• Clary Sage (for grief that creates emotional confusion, scattered thinking, and distracted states)

Seek Help When You Need it

Grief and loss can be draining, confusing, exhausting, and isolating. A good therapist, herbalist, acupuncturist, Shamanic practioner, priest or priestess, animal communicator, or other professional can help guide you and your family through the process. Particularly if it seems one or more members of your family, human or non-human, seem to be getting stuck or overwhelmed, it’s wise to ask for help. None of us were meant to navigate the many stages and transformations of life on this planet alone. We live in a time when so many resources are available. Ask the Universe to guide you, then take action. Do an online search for the kind of help you think you need or thumb through your phone book. If you have a trusted medical advisor, such as a primary care provider or veterinarian, he or she might be able to give you a referral. Friends and family may also have suggestions. Whatever action you take, know that it’ll help the assistance you need find you, even if the first resource you try doesn’t fit perfectly.

Ritual Soothes the Soul

A simple ritual for remembrance and healing can help, too. I like to light a candle or a stick of incense daily for my departed loved one. I take a moment to quiet my mind and imagine my friend nearby. I communicate to him or her whatever is in my heart. Sometimes, that’s words, sometimes it’s a hug or tears, sometimes it’s as simple as remembering how wonderful it felt to be together. Then, I light the candle or incense, whispering a quiet prayer that my love and message be carried to my friend in the beyond, and I let it go. It’s a simple but deeply healing ritual I use until it seems complete. I will often perform it daily at first, then as the healing progresses I may let one or more days pass before performing it again. I may notice that I’m letting more time lapse between, or I may not. If I notice and feel guilt or shame over this, I remind myself that my friend would not want me to live forever in grief. It’s good to move on. That doesn’t mean forgetting or loving less; it means living fully in this world while I’m here. If your animal companions want to participate, find a way to let them be involved. In my ritual, I can offer my feathered and scaled friends my shoulder or I can invite my furry companions to come sit by my side while I perform the ritual. I’ve included a howling-singing session to this ritual, too, when my friends have wanted to participate.

Make Space to Live

It sounds kind of corny, but it can be easy to get caught in the sorrows of death and forget about the joys of life. Give yourself a taste of that joy, even if you don’t quite feel up to it, each day. You can start with something simple, like dunking a biscuit in your favorite beverage or treating yourself to your favorite meal just to savor the flavors, textures, and smells.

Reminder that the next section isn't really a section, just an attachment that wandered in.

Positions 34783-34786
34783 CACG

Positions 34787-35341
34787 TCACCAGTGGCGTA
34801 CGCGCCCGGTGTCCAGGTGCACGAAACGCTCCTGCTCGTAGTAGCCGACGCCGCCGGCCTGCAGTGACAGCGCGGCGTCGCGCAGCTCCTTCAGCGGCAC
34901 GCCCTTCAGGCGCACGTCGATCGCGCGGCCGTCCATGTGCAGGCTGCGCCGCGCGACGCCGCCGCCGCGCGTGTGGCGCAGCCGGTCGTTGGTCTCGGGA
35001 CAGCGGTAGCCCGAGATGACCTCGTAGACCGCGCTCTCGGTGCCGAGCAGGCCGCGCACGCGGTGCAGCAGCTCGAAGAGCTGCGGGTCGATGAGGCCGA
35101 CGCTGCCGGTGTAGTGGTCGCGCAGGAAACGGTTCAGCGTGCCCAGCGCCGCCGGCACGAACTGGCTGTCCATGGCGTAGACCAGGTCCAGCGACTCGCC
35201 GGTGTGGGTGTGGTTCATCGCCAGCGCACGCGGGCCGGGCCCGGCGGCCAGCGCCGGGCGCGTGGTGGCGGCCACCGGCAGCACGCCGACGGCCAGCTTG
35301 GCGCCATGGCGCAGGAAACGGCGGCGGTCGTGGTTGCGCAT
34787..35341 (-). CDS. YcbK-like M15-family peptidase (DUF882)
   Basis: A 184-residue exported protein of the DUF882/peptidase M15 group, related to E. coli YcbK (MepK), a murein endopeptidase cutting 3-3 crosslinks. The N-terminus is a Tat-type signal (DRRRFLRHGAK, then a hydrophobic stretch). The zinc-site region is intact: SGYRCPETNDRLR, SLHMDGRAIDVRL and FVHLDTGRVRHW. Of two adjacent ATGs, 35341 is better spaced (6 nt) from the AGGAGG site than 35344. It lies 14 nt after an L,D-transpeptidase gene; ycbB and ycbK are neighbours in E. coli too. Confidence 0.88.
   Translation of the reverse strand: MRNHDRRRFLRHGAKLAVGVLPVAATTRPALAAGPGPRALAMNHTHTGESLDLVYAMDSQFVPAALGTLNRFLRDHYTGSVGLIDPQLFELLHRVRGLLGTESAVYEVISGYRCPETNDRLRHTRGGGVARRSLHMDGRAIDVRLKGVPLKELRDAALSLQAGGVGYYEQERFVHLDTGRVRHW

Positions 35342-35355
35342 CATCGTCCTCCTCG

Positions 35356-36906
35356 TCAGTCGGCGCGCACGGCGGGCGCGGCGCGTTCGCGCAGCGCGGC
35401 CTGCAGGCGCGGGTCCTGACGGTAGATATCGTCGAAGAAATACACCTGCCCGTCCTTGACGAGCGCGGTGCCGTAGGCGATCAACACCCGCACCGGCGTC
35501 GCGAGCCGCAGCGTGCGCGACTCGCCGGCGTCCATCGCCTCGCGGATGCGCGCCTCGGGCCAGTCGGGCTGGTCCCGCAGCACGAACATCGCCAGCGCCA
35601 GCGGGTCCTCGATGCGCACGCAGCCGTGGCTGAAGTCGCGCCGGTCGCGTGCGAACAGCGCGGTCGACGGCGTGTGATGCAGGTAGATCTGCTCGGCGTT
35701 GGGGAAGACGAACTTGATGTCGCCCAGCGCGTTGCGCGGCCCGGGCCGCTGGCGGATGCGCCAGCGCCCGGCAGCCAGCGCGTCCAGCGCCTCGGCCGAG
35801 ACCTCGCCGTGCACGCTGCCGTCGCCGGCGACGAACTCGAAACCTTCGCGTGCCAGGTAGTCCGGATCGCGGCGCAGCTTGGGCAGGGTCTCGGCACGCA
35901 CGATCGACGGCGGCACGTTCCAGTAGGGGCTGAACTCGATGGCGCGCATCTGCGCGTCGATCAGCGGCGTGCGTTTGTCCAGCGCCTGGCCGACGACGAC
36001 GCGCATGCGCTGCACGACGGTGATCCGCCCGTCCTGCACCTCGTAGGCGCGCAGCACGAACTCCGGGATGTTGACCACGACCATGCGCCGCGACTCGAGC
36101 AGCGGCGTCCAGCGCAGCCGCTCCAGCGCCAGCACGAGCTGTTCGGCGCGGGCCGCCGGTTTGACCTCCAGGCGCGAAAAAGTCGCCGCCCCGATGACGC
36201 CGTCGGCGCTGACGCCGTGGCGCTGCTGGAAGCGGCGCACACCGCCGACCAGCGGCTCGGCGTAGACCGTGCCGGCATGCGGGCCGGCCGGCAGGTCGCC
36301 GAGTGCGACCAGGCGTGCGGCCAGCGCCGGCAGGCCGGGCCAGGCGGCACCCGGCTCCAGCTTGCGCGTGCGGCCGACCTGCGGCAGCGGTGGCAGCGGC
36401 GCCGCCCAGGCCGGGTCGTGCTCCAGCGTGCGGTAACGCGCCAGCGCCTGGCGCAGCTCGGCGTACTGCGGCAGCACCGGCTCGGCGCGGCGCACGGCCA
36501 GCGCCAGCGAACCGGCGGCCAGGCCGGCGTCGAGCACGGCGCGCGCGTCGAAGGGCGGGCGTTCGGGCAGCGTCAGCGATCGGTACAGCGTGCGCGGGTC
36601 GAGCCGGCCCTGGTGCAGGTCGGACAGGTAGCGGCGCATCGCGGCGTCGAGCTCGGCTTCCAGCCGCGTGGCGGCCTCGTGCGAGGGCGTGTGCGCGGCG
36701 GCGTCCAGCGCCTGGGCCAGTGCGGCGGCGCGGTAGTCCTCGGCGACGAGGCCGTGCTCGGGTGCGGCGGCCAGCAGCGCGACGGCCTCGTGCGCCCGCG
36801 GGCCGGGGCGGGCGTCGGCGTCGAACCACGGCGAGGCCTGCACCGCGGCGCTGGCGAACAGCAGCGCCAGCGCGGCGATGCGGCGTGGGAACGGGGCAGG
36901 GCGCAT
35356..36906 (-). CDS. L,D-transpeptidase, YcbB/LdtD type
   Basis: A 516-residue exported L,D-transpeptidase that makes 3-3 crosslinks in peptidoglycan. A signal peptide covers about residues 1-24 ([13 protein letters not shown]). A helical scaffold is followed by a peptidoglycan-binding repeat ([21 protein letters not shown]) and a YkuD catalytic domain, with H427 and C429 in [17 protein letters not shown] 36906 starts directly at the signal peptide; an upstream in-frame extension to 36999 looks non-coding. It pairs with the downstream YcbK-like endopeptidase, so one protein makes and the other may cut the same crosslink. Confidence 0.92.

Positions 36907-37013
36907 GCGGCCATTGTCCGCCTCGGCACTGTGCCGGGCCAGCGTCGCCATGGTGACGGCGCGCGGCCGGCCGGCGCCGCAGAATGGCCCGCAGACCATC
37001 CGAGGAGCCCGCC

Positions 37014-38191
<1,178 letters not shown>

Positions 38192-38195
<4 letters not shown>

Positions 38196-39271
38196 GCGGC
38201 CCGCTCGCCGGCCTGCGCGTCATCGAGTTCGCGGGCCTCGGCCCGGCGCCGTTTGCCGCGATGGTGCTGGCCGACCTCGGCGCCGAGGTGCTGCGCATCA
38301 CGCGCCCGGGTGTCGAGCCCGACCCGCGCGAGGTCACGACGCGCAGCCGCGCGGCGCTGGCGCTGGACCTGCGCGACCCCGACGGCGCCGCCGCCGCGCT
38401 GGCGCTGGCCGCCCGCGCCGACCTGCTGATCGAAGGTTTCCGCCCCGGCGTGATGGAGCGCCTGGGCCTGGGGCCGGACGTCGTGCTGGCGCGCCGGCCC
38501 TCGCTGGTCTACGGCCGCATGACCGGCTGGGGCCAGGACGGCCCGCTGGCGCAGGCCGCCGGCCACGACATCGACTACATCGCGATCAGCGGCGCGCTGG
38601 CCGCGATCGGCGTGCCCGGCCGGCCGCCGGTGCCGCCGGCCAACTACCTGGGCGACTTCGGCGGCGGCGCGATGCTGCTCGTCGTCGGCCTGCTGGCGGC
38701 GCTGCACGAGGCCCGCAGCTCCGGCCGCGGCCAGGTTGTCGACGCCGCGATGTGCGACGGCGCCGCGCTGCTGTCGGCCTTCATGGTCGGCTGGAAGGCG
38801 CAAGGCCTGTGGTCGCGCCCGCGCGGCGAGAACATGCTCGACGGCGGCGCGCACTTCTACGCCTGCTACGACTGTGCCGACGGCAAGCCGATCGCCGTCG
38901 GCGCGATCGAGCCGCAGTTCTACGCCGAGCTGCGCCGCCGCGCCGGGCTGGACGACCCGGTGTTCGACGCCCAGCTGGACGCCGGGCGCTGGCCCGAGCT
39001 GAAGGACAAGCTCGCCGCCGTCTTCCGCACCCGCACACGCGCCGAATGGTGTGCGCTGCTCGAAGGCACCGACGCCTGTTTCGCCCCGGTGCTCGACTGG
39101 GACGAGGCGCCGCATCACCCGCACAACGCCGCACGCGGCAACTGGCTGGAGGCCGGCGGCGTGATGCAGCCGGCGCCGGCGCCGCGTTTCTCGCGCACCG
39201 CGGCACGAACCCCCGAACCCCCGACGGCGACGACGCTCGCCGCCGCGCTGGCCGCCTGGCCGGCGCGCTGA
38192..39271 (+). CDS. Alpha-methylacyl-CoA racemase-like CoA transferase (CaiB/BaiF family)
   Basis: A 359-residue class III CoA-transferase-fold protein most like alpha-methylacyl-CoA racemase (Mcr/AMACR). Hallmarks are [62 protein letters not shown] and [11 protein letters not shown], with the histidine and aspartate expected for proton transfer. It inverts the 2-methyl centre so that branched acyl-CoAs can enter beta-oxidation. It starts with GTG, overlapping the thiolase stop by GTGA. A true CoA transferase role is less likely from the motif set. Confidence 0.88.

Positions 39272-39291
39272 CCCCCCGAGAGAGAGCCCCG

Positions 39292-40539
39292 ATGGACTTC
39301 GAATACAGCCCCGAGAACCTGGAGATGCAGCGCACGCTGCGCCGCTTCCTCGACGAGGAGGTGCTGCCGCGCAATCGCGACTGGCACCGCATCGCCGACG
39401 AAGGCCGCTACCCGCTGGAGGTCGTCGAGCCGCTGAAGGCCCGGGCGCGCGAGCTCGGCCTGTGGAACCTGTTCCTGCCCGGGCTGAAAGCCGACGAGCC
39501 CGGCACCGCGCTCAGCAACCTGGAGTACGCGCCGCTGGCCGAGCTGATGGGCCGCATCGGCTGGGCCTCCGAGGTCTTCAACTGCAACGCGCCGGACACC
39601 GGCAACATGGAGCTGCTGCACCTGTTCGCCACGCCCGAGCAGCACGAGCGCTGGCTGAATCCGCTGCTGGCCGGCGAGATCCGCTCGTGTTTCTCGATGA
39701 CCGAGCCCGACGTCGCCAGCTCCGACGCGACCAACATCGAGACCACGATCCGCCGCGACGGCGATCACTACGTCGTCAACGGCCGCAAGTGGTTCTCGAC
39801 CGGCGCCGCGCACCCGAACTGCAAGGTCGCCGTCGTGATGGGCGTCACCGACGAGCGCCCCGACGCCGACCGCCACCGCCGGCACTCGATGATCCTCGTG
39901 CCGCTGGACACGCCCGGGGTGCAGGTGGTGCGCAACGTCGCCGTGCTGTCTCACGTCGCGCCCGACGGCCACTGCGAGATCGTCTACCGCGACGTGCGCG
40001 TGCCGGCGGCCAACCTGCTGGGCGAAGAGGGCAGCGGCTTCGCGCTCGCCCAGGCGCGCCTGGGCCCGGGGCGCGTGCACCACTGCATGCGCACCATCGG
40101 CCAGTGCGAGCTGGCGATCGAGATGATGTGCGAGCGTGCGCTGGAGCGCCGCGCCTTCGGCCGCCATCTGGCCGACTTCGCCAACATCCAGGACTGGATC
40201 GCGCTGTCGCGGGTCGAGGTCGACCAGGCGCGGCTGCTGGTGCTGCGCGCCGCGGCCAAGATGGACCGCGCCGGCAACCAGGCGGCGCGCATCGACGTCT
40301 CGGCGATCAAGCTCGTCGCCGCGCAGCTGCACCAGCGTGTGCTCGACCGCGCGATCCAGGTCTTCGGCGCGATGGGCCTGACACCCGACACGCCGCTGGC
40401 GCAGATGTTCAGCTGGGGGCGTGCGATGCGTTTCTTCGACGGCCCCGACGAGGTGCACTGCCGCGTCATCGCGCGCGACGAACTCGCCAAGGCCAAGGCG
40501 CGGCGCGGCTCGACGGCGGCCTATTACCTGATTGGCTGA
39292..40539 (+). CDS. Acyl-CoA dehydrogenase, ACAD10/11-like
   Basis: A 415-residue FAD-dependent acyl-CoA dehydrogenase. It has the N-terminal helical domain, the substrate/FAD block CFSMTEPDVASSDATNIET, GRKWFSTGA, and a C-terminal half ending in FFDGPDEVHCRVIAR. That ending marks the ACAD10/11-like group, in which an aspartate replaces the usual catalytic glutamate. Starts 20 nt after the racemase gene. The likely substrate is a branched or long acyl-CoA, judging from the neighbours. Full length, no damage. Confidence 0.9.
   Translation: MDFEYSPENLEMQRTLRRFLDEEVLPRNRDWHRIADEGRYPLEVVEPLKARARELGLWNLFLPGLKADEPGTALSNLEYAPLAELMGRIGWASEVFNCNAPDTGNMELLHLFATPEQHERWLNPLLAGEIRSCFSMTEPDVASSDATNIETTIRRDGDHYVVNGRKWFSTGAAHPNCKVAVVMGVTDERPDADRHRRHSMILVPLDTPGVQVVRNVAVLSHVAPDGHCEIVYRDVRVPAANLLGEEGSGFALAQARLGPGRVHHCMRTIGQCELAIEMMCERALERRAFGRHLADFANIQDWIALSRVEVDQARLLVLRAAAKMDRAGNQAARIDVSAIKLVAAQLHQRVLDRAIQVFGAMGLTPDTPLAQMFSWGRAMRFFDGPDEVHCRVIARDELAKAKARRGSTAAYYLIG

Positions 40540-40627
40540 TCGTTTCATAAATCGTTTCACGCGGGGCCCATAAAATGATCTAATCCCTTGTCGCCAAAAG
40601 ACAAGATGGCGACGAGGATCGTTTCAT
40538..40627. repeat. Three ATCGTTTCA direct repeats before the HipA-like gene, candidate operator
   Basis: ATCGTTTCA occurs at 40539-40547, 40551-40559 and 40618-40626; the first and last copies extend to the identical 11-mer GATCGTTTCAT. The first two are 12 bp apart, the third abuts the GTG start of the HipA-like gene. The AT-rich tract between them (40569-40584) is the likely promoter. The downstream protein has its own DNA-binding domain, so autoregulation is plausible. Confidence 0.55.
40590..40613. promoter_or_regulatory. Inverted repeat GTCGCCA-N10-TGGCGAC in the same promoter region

Or, you can listen to an upbeat piece of music. Try something that reminds you of the wonderful experiences life can bring. Dance to your favorite tune. I find my non-human animal friends particularly love to join in dancing and sometimes even a song or two.

Laugh…even if you have to fake it. Laughter lifts the soul, circulates the blood, and feeds the heart like nothing else. Just one minute of laughter, even the forced kind, each day promotes a return to health and stable well being. Throw your hands in the air, laugh from as deep in your belly as you can, and let the silliness of the act take hold of you.

Exercise Your Creativity

Let your reflections, feelings, memories, and whatever else is jostling around in you out through a creative act. Arts, like painting, sewing, or writing are obvious choices, but don’t let the idea of making art or writing a great work get in your way.

If you’re not an artist…or don’t feel up to creating like you usually do…seek other outlets. Turn one meal a day into the opportunity to let your energy flow. Brew a cup of coffee with the idea of being creative in mind. Arrange a bouquet of flowers for your desk or let yourself sit down, scribble for 10 minutes, and be okay with throwing the scribbled design away. Even a jog around the block can be a creative act if you allow yourself to channel whatever’s inside you into the motion. The key is to pair action with the intention of releasing what needs to move.

For your animal companions, a new toy (especially one that can be chewed on with gusto) can be therapeutic and creation-oriented even if it looks like destruction from the outside. It’ll offer your friend the opportunity to get his or her energy moving on something that builds joy, satisfaction, and quite possibly life skills (from that animal-instinct perspective), which is the real point. Getting out for a walk or going for a ride in the car are other creative activities your companions will appreciate.

Creative acts help us move our energies in a positive, expressive way, often giving us insight to what’s going on under the surface. It really doesn’t matter what we create or whether we keep it for posterity or honor the transient nature of life by letting it go. What matters is we keep the door to life open and charged even in the face of death. Any act of creativity can help us do exactly that.

“All that Lives must die, passing through nature to eternity,” Gertrude wisely counseled her son, Hamlet, in the first act of the play. Death is a natural part of our life cycle. Knowing that doesn’t make it any less painful, true. At least, though, you know you’re not alone in experiencing the pain, sorrow, anger, and often mixed and conflicting emotions that come with letting go of your beloved friend’s physical presence in your life. May these tips and ideas help you and yours heal as you pass through the grief that comes from losing a loved one.

Further Resources